A few weeks ago, Peter Cousins and Jackie Tittle enjoyed a day trip to London. Down from the Lancashire town of Skelmersdale, they were lucky enough to meet the Prime Minister during a visit to Number Ten. Peter and Jackie are social entrepreneurs and their company works to improve the lives of people with disabilities. Established in 2005, Brighter Future provides training for disabled folk and recycles mobility equipment such as electric wheelchairs, selling it on at affordable prices.
“The Prime Minister was extremely interested in our work helping people with disabilities gain life, social and practical skills, whilst also preventing thousands of pieces of reusable mobility equipment from ending up in landfill sites,” said Mr. Cousins. He and Mrs. Tittle then returned to Skelmersdale as proud recipients of one of David Cameron’s Big Society Awards.
“Red warning lights are flashing on the dashboard of the global economy,” remarked David Cameron last weekend. The Prime Minister was highlighting, rightly, the plethora of economic and geopolitical risks currently stalking the world, all of which threaten the UK’s fragile recovery.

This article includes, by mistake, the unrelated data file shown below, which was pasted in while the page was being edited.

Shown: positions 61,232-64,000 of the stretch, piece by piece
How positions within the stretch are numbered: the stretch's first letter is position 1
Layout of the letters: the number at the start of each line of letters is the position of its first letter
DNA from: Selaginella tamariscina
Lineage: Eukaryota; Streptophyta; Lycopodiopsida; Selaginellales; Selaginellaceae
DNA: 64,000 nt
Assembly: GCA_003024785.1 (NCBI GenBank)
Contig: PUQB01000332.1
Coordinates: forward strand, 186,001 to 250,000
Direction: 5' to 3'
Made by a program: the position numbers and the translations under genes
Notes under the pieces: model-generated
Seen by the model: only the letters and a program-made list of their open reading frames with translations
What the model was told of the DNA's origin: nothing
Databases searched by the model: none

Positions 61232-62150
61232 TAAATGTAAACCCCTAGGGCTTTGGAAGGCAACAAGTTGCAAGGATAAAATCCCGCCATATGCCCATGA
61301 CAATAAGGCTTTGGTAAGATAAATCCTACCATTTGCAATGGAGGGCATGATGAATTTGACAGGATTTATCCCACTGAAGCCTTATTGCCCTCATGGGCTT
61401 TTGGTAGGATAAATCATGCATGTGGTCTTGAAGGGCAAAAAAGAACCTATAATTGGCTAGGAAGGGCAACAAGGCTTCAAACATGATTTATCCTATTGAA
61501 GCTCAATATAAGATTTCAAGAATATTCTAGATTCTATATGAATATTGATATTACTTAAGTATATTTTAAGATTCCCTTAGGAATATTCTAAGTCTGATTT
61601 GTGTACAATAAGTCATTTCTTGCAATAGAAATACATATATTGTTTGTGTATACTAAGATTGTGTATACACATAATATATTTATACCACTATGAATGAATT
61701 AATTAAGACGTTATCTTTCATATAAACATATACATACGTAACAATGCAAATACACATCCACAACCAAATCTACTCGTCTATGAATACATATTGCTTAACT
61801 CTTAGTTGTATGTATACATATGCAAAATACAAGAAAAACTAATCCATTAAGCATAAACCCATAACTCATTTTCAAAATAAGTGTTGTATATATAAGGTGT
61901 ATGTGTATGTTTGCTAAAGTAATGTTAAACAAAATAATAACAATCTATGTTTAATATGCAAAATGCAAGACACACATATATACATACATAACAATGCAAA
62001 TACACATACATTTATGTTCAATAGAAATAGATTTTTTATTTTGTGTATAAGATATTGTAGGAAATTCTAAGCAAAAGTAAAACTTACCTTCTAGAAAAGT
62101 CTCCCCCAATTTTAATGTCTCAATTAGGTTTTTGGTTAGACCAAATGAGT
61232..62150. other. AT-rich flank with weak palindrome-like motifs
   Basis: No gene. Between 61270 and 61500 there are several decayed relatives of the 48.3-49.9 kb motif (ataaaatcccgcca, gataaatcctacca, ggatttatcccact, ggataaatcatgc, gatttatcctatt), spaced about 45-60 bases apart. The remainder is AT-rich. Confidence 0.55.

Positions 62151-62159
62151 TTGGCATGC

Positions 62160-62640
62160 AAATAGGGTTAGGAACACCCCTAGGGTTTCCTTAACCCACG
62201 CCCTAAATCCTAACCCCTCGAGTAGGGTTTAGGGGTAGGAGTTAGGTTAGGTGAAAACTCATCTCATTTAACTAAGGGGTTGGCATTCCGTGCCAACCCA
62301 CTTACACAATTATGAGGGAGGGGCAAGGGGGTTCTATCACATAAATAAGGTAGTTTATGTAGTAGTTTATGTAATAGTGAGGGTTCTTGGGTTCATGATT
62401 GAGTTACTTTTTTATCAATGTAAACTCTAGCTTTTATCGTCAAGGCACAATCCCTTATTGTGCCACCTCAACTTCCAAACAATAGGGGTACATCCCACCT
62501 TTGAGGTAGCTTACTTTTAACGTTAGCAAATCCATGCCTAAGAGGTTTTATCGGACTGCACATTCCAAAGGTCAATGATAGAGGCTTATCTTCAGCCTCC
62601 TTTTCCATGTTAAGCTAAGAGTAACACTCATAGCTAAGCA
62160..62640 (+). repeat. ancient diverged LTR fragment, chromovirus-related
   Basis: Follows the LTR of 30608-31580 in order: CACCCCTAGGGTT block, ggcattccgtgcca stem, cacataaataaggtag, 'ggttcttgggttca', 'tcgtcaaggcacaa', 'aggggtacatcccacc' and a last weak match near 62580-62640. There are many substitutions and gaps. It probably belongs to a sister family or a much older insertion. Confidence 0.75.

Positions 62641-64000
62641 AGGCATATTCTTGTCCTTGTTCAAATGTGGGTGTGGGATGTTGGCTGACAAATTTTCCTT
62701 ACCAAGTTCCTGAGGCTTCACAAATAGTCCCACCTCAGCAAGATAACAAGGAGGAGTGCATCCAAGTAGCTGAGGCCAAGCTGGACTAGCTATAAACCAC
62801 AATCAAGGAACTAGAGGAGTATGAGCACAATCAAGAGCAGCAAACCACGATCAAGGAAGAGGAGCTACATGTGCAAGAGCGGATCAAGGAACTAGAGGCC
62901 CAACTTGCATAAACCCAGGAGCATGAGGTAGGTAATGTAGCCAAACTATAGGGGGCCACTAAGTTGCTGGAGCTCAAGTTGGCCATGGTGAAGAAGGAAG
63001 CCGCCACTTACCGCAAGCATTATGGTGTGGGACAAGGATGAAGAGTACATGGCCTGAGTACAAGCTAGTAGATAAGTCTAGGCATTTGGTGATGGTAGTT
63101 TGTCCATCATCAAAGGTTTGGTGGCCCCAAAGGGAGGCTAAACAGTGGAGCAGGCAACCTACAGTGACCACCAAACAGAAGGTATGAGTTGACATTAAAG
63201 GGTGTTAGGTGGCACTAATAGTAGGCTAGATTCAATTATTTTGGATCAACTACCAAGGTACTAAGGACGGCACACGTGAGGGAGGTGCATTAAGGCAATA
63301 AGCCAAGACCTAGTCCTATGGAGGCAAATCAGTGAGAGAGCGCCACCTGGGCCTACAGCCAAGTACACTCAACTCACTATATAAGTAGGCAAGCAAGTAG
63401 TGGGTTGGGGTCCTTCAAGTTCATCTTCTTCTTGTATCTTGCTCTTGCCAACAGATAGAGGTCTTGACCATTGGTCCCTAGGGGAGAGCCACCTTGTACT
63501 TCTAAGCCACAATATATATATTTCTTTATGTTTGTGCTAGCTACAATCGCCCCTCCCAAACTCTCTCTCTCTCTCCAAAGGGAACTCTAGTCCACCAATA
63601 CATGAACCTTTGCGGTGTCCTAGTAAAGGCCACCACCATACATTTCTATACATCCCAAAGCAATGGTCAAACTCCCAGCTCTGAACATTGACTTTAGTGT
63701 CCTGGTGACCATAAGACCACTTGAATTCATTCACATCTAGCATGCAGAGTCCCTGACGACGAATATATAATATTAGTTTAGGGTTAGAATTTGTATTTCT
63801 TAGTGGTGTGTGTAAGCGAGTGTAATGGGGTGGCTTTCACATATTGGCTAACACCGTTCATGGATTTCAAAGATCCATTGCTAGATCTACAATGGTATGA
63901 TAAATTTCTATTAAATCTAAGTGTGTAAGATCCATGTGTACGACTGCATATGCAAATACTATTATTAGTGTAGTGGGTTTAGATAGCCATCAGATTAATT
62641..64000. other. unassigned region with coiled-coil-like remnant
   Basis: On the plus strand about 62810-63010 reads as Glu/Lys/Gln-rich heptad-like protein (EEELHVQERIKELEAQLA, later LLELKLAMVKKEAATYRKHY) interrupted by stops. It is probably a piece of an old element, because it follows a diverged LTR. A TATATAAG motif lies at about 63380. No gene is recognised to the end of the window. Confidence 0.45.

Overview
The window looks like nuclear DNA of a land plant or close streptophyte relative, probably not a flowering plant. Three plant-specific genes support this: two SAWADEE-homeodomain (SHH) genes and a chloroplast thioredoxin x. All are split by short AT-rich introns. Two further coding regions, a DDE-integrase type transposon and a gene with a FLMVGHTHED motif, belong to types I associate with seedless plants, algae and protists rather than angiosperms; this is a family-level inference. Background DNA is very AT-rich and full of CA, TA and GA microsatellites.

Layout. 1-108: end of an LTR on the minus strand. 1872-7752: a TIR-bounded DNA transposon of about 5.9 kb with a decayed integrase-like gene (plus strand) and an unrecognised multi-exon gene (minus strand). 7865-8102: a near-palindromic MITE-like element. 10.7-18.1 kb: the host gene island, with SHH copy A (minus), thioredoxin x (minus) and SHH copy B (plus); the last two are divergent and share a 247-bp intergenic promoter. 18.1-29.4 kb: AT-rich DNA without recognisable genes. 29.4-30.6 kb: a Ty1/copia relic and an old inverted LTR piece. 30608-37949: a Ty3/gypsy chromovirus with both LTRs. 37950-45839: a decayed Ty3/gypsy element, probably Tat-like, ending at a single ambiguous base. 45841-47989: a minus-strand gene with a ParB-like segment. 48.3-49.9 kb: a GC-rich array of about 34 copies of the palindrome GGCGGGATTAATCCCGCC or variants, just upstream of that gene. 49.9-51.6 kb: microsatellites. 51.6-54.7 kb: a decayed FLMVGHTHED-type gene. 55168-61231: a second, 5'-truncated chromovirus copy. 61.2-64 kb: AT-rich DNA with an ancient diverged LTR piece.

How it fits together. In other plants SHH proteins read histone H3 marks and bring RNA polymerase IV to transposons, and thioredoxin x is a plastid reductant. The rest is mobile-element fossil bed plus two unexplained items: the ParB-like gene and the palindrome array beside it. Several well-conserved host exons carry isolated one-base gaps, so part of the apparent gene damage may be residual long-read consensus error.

Referring to a “dangerous backdrop of instability and uncertainty”, Cameron pointed to conflicts in the Middle East and Ukraine, ebola, a slowdown among the big emerging economies of the East and, with a flourish, “a eurozone that’s teetering on the brink of a possible third recession”.
Most pundits assume the UK general election will be fought against a strong economic backdrop. The Conservatives certainly hope that buoyant consumer sentiment, including continued rock-bottom interest rates and stable financial markets, will help them secure victory, and even an overall majority, in May 2015.
After David Cameron’s conference speech in Birmingham earlier this month, complete with a promised £7bn income tax cut, some 39pc of voters said it was the Tories “they most trust to manage the economy”, compared to just 19pc backing Labour. It was in the afterglow of that Prime Ministerial speech that the Tories chalked up an overall poll lead for the first time in more than two years. A strong economy, then, will clearly be front-and-centre in any successful Conservatives general election campaign.
In the small hours of Friday morning, when most of my fellow economics scribes were in Washington at the annual meetings of the World Bank and International Monetary Fund, I was eating cheese on toast on my sofa. With Labour having just held on in Heywood and Middleton by-election, there was I, like the rest of the UK’s political obsessives, staring at the television bug-eyed, awaiting Clacton’s verdict.